Two other projects from IIT-Gn presented at the event focused on technology for military operations in high altitude. They were an aerosol-based fire detection and suppression system and technology-based rehabilitation for static and dynamic balance for individuals with movement disorders.
Wednesday, January 10, 2018
By S V Krishna Chaitanya | Express News Service | Published: 09th January 2018 02:27 AM |
CHENNAI: It reads like a scene from a classic sci-fi flick. But it’s not. It is really a human talking to a machine - a machine being built by 14-year-old Indian-origin whiz kid Tanmay Bakshi, who is currently working with IBM on artificial intelligence (AI). The AI machine that he envisages will have brain of its own and play the role of a human therapist diagnosing and counselling people with mental health illness, especially the kids and teenagers.
And there may be good reason it sounds like a movie. Part of the trick is that this machine is learning to converse by analysing an enormous collection of old movie dialogues. Bakshi is using Cornell Movie-Dialogs Corpus to train the neural networks of the machine. This corpus contains a large metadata-rich collection of fictional conversations extracted from raw movie scripts numbering 2,20,579 conversational exchanges between 10,292 pairs of movie characters from 617 movies.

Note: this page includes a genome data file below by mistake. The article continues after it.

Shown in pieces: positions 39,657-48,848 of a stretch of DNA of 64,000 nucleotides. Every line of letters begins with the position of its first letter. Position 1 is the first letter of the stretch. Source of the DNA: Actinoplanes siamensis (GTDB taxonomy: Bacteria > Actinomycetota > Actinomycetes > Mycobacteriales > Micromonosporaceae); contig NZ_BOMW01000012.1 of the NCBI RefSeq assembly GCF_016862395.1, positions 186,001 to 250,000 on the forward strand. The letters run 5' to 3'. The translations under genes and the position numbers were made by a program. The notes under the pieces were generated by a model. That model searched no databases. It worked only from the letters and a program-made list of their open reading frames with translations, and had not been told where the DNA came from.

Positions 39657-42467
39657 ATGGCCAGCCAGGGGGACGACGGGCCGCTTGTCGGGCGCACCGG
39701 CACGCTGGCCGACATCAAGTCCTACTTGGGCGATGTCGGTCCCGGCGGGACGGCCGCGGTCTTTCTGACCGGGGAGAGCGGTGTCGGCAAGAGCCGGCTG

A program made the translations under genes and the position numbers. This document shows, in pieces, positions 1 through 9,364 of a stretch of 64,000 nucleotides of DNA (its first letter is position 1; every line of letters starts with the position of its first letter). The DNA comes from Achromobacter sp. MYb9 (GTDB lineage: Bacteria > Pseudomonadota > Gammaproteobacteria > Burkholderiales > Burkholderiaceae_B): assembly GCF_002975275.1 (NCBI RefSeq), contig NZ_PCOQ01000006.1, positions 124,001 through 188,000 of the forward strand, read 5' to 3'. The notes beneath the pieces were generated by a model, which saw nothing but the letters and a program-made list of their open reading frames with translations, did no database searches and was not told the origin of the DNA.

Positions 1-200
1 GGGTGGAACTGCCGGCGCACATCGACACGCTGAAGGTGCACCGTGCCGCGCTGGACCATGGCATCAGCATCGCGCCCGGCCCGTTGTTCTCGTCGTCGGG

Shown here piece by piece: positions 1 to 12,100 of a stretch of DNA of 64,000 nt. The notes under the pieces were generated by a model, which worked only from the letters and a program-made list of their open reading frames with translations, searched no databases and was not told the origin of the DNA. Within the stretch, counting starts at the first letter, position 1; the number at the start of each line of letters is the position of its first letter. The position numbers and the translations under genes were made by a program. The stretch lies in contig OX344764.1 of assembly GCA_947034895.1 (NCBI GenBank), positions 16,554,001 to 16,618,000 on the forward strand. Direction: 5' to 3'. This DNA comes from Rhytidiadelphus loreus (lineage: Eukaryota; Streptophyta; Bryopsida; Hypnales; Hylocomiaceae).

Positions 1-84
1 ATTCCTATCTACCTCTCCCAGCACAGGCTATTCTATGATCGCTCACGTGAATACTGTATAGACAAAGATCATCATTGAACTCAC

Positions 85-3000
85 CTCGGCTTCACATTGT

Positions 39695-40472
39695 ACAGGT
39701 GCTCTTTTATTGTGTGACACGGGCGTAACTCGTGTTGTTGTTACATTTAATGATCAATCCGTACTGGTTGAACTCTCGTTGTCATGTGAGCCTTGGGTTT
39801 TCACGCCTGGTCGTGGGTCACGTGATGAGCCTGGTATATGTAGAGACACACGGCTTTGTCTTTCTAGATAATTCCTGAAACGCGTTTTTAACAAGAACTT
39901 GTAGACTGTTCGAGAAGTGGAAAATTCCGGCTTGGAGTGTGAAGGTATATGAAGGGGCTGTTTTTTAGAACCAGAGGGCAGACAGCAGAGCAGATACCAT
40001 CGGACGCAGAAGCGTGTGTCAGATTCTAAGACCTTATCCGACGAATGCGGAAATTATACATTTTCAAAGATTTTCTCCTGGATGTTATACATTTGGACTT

Sharing details about his path-breaking venture ‘E-Therapy’, Bakshi, who on Monday delivered a keynote address before jam-packed audience on artificial intelligence and machine learning organised by E-Cell of IIT Madras, said depression-driven suicides were on the rise and in almost 80 per cent of the cases, teens who commit suicide give out clear patterns. “In Australia alone, 40 per cent of calls to the helplines go unanswered because of shortage of manpower. This is where artificial intelligence comes in handy. Eight months down the lane, we will be ready with a prototype (proof of concept) that will engage in a conversation with a human and diagnose at least a few types of depression,” he told Express on the sidelines of the event.
Bakshi said the reason why movie transcripts are being used to train neutral networks was if the AI machine can learn and make sense from such huge volume of data, it would be easy to make the machine think and analyse a limited scope like mental illness.
A mobile app is being designed for public to volunteer and share their data. “To design a prototype, at least 2,000 hours of conversation are needed. AI will allow a free flow of conversation between AI therapist and the patient. We are not here trying to replace professional therapists. We are only trying to mimic them to bridge the gap so that a teenager who needs help get it on time just over his/her phone.’’